Chapel Porth Beach

  • Chapel Porth Beach
    © Cornwall Beaches
  • Chapel Porth Wheal Coates
  • Chapel Porth
  • Chapel Porth
  • Last updated:

    Set in a mining valley between high cliffs, the first view of the cove is quite dramatic. The impression you will get of Chapel Porth depends on when and at what tide you go there. At high tide the beach can become a somewhat cramped, stone and shingle beach. However if you were to visit on a low tide it is quite different with the sands stretching all the way from St Agnes Head to Lushingtons at the far end of Porthtowan Beach.

    The time of year you visit and the weather can also have a dramatic effect on the appearance of the beach. Chapel Porth is one of the most exposed beaches on the North Coast facing the full force of the Atlantic. In the winter it can be a bleak foreboding place with the famous Wheal Coates engine house overlooking the scene from its clifftop.

    Summer is a different story with the beach coming to life and clear blue water meeting the stretch of fine sand framed by the green of the cliffs. However, even on calm days Chapel Porth is not without its hazards - getting cut off by the incoming tide is a real danger so be careful

    Type of beach


    Lifeguard service

    RNLI lifeguards daily from 19 May - 30 September

    Dogs friendly beach?

    Seasonal dog ban. 1st July to 31st August / 10am to 6pm

    dog friendly beaches »


    TR5 0NS

    OS grid ref.

    SW 6954 4954


    National Trust cafe and toilets


    There is a fair sized National Trust owned car park right on the beach

    Chapel Porth Beach Reviews (6)

    Best beach in the sorkd

    Jonothan Wyvill

    Aug 28th 2020

    I’ve travelled the world visiting tropical beaches in Fiji and NZ and nowhere comes close to Chapel Porth for pure dramatic scenery and surf.



    Sep 05th 2021

    I know a thing or two about amazing beaches having been born and raised in Pembrokeshire. This incredible, beautiful beach - with its caves, tin mine on the cliff above, beautiful blue ocean with great surf and a fantastic NT cafe - could almost convince me that the Cornish coast is the equal of Pembrokeshire. But not quite! Essential to time your visit at a low tide to get the full, wonderful experience.

    Great small beach but be careful

    Julie forsyth

    Jul 29th 2019

    Loved this tiny beach however I did get into difficulties in the water as its rough here but the lifeguards were amazing and there very quickly.  The national trust staff are lovely too.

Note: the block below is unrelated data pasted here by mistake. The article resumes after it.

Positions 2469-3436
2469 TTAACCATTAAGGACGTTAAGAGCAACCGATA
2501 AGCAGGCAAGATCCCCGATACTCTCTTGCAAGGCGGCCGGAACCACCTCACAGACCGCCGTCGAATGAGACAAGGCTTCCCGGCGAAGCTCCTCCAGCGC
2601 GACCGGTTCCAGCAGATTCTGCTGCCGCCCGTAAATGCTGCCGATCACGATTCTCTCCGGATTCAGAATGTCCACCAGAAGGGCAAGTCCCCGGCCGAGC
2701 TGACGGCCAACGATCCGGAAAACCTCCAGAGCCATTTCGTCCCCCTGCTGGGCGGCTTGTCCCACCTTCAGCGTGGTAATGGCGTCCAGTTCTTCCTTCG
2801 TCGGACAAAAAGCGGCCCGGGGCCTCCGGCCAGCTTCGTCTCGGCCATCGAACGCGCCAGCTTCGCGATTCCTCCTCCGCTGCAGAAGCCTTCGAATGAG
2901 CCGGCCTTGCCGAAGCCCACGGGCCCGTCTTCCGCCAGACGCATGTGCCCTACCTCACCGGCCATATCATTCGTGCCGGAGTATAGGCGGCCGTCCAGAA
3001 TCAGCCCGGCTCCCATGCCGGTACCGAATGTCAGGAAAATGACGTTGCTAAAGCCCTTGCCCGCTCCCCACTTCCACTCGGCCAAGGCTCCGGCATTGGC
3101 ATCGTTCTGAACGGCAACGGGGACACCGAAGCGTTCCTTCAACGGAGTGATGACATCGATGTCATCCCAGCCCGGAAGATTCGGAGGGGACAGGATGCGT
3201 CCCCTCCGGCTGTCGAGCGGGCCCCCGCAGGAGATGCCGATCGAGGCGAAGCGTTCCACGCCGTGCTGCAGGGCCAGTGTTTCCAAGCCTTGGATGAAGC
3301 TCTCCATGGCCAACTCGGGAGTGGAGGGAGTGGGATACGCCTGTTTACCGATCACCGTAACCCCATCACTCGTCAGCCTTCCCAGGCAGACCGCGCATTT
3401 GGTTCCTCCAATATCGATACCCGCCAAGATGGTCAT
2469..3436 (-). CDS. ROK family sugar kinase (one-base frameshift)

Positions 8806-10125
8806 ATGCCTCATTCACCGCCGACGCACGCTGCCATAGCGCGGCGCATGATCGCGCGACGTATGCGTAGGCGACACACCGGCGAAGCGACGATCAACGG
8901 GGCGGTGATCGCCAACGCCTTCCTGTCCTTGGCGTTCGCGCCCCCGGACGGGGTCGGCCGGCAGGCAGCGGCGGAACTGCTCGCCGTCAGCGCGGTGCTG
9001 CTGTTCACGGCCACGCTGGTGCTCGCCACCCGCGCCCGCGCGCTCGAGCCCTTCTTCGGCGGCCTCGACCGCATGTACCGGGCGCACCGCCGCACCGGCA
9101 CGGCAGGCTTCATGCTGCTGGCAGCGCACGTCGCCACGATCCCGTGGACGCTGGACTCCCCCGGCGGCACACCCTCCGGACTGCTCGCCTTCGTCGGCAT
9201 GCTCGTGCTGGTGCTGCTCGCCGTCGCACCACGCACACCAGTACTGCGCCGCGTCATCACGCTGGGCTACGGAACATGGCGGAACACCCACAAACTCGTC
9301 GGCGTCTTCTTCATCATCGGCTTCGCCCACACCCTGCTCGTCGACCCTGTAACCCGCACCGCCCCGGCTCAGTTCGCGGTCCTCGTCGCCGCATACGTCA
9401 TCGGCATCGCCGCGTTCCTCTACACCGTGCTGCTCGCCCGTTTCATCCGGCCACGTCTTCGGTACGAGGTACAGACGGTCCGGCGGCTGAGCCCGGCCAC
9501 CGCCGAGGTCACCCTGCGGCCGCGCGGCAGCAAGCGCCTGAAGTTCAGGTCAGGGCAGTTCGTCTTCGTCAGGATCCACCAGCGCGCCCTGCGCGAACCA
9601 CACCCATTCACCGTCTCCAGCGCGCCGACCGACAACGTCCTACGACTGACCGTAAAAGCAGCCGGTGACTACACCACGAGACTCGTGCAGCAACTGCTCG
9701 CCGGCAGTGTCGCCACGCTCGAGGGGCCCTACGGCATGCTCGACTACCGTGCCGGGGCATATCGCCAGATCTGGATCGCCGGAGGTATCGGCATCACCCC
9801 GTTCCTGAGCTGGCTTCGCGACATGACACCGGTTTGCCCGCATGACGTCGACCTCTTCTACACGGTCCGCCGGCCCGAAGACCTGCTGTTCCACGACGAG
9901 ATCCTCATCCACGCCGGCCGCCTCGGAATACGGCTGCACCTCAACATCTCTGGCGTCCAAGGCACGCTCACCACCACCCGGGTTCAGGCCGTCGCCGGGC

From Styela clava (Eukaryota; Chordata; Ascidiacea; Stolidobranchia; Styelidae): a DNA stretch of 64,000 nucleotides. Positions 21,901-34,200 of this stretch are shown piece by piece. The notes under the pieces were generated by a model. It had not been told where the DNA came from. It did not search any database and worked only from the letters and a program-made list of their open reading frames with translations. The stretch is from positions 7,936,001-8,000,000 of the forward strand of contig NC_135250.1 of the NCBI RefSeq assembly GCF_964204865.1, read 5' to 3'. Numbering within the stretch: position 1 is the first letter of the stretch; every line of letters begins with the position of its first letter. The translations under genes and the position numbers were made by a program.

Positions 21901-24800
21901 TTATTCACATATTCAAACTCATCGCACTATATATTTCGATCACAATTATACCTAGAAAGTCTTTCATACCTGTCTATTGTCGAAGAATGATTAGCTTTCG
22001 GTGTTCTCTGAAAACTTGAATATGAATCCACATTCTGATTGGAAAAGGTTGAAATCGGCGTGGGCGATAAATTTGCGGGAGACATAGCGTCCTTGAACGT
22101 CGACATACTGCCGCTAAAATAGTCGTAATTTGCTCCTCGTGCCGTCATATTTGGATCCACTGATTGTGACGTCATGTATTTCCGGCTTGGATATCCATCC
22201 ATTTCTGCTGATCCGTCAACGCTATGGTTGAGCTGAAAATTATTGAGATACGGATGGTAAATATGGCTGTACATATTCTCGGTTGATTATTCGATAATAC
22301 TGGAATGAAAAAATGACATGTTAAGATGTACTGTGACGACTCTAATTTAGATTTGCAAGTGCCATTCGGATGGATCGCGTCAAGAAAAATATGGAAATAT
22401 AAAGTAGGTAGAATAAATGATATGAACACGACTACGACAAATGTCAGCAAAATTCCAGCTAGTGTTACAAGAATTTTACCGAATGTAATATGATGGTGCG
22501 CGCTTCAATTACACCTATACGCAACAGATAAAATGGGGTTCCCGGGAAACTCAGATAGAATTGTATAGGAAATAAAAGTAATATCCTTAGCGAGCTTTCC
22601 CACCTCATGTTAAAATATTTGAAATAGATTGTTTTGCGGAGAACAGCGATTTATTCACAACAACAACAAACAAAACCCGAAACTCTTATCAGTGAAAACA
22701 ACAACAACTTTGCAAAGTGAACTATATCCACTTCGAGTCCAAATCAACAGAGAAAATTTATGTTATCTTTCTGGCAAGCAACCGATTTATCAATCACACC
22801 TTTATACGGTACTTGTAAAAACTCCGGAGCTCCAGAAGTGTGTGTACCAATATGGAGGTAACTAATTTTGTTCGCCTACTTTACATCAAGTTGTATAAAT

Best beach in Cornwall

    J Walker

    Jul 21st 2022

    Excellent in every respect. Small car park so limited numbers. No dogs after 10.00. Spectacular scenery. Discerning French beach cafe. Rock pools. Fantastic surf for the body boards. National trust so free car parking. Mega beach at low tide. Excitement in packing up as tide comes in. Lifeguards so safe. Walks if on the coast path for great views. Just doesn’t get better.

    A superb beach experienced for the last 67 Yrs!

    Jeremy Prior

    Jul 17th 2022

    Yes 67 years ago I first discovered Chapel Porth Beach and I think this was before it was taken over by the National Trust.  I was 8 or 9 years old when my parents took me and my brother there on a holiday.  There was a kiosk selling Cornish Pasties and Ice Cream but I believe it burned down and was rebuilt. 
    A hut at the car park entrance hired belly-boards for surfers for 6d a day (Six Old Pence).  I remember the life guards advising never to surf when the red flag was flying as the tide was ebbing and very dangerous.  Nobody was skilled enough to ride a stand-up surfboard then.  I remember belly-boarding in on an incoming tide catching a wave and when I came to a stop in about a metre depth the under-tow was frightening, it dragged me sideways standing up with my feet firmly in the sand and I shifted about 3 metres to my left.  So at the age of 9 I wasn’t really a strong swimmer but I can see how good strong skilled surfers love this beach.  Climb up to Wheal Coates and the views are spectacular.  Thanks to the NT who have kept it going it’s still a lovely spot.  Hardly anyone knew about it back in the 1950s so it seems we were there for the best bit!

    Low low tide required


    Aug 28th 2020

    Beach lovely.  BUT to be able to walk to Porth Towan in sand you will need really low low tide. Less than 1 metre.

    Show all 6 reviews